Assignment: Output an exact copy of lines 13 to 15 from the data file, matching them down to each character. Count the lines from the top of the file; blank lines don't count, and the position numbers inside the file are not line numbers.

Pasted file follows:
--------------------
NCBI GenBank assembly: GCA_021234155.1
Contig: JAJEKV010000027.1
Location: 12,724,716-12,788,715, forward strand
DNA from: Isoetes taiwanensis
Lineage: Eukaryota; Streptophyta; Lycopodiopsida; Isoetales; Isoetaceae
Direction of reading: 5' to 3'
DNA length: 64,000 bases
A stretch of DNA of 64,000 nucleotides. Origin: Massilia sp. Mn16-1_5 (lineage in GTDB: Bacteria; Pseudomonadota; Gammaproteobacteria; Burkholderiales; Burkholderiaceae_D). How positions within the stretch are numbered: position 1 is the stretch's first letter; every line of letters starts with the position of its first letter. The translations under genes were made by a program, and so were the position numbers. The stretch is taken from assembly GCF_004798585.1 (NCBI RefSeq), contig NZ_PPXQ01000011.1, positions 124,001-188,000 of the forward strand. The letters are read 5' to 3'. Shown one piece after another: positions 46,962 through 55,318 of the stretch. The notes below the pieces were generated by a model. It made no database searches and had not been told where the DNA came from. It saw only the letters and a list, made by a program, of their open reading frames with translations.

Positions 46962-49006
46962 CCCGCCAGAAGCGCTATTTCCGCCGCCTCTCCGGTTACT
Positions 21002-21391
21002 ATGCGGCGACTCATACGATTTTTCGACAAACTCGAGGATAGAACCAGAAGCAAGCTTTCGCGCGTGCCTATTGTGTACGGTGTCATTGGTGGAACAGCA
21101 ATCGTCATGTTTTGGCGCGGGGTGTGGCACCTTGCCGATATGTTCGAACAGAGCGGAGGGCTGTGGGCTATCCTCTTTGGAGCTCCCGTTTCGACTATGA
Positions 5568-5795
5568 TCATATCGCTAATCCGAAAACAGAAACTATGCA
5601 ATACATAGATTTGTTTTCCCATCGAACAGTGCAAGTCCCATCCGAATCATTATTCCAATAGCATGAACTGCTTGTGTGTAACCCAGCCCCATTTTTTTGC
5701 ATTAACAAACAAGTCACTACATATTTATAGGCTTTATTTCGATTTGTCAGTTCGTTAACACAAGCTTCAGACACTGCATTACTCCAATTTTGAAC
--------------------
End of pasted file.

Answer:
21101 ATCGTCATGTTTTGGCGCGGGGTGTGGCACCTTGCCGATATGTTCGAACAGAGCGGAGGGCTGTGGGCTATCCTCTTTGGAGCTCCCGTTTCGACTATGA
Positions 5568-5795
5568 TCATATCGCTAATCCGAAAACAGAAACTATGCA